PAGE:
The second element is repeated again in verse 8, eating whatever they set before you, but with a different emphasis.  In these verses, eating what is “provided” is a command to receive because their work is worth the “pay” of a meal.  Which means that “ministry” is understood by Jesus to be a sort of service worth a wage.  That a debate continues to rage as to whether ministers should be paid or derive their living  from it is really ironic.  But that could be because sometimes ministry for some stops being a “service” worth a wage.  When ministry becomes a regular routine where little is rendered to those “attending” then really nothing is gained, so where’s the return on the investment?

This is an embarrassingly easy trap to get caught in.  Ministry can be hard, should be hard, and sometimes taking an easy path becomes not a momentary rest, but a ministry approach.  Excuses are easy to come by, but the reality is that ministers can and do lose their first love of Jesus and His people.  Think of what it would mean if the first element were also a part of ministry.  If your “sheep” aren’t people of peace, let your peace return to you.  But you still minister in peace, even when you are the only peace present.  Can you imagine?  When the going gets tough, you remain the person of peace.  That gets difficult to sustain, and can only be done when ministering in the power of the Spirit, rather than ones own.  But when done, is worth being paid for.

So, what do I see here?  An excuse for not giving?  If you saw that, you will be punished.  You may see a reason to “garnish” wages, but not to limit giving, as you give to God, not to a minister.  What do I learn of peace?  If I am a man of peace and other aren’t, I am to remain a man of peace.  Wherever I am sent, whatever I am sent to do, I go and do in peace.  I share the peace, but retain it if it’s not received.  The peace I have in my Master remains regardless of those to whom I minister.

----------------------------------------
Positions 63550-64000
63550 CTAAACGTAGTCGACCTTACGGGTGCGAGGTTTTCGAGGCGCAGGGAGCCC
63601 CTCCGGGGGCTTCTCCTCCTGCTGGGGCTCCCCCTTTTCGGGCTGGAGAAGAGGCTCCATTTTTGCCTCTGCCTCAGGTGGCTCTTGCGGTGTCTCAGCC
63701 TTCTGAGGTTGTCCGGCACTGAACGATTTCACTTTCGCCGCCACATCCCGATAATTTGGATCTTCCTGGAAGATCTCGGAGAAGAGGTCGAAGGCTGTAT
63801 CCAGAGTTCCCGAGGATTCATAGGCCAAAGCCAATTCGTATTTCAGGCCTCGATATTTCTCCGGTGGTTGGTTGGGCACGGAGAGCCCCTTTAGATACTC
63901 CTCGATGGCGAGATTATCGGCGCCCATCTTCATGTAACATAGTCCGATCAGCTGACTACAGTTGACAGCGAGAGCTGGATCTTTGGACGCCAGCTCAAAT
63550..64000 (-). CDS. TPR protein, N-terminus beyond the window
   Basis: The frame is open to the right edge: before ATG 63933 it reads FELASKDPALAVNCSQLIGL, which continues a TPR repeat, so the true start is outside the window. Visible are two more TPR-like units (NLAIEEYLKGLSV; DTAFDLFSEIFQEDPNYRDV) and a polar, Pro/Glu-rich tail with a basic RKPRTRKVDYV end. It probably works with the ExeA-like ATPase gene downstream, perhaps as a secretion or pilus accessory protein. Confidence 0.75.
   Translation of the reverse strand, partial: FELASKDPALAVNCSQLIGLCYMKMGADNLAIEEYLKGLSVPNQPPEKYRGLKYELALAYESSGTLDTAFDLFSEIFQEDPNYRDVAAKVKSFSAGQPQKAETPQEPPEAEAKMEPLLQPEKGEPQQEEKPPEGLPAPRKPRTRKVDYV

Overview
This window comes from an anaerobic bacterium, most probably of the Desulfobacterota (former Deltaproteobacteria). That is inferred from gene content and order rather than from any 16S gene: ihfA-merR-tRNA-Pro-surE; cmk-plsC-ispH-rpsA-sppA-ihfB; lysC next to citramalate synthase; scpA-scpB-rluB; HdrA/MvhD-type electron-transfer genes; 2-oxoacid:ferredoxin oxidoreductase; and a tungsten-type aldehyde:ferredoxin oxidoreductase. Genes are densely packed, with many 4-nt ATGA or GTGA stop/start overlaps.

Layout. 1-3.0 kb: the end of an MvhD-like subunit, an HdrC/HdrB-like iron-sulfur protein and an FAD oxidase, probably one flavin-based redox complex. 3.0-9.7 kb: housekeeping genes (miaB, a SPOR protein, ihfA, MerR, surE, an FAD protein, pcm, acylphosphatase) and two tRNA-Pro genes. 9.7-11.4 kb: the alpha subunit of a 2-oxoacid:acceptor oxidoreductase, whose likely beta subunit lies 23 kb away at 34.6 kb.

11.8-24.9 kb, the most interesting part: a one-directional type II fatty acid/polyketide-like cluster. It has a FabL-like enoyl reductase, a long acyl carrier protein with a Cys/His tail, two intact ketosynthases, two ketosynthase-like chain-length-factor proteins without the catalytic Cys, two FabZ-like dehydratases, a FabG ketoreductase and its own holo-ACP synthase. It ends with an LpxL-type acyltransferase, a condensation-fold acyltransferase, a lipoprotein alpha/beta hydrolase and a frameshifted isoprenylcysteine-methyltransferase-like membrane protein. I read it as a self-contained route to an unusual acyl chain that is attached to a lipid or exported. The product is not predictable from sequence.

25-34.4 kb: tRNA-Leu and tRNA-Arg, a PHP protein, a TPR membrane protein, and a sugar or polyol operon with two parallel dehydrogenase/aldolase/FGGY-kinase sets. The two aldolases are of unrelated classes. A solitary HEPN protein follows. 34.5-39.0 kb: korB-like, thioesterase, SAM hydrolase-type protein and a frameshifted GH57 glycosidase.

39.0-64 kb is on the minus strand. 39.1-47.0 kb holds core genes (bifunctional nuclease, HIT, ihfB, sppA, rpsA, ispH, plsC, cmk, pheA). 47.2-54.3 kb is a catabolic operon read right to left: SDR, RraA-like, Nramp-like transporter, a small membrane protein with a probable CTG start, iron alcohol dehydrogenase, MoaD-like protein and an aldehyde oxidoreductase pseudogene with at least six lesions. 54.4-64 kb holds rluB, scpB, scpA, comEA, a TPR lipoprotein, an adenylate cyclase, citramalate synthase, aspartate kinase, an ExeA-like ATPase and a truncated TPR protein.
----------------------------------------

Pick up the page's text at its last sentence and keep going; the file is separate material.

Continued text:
I also learn that what I do for others as a servant to my King must be of value.  I can’t simply go through motions, providing nothing enriching to their lives.  As my Master enriches my life, I need to share that with those to whom I minister, not hoard it.  As I do, there is a give-and-take of riches, spiritual for material.  On the other hand, I have eschewed material gain for ministry.  From my past experiences, I have lost my trust for any body of believers.  From this passage I see that I don’t really have that luxury.  Which I really don’t like, at all, not even a little.  I get that though.  The minister can then focus their attention to the ministry without distraction; and they are motivated to do good work (provide a marketable service?) because their living depends on it.

I feel like I’ve looked through the knothole and saw an at-bat I was trying to avoid seeing.  I suppose that indicates growth, or at least does if I permit what I learn to sink in and germinate, take root, and grow.  Well, what did you see through the knothole?  Something easier I hope!

Ministers, Women

Soon afterwards, He began going around from one city and village to another, proclaiming and preaching the kingdom of God. The twelve were with Him, and also some women who had been healed of evil spirits and sicknesses: Mary who was called Magdalene, from whom seven demons had gone out, and Joanna the wife of Chuza, Herod’s steward, and Susanna, and many others who were contributing to their support out of their private means.
(Lk. 8:1-3 NASB)

From the very beginning of my religious education, I opted to focus on Biblical languages. My intent was to understand the problems and arguments of thorny issues within my denomination and Christianity as a whole.  I never thought I’d resolve the issues, but I figured I’d at least be able to come to some sort of answer for myself.  As opinionated as I am, I found I was right, I did come to conclusions.  I also found that, each time I approached a Scripture, I felt compelled to change my conclusions.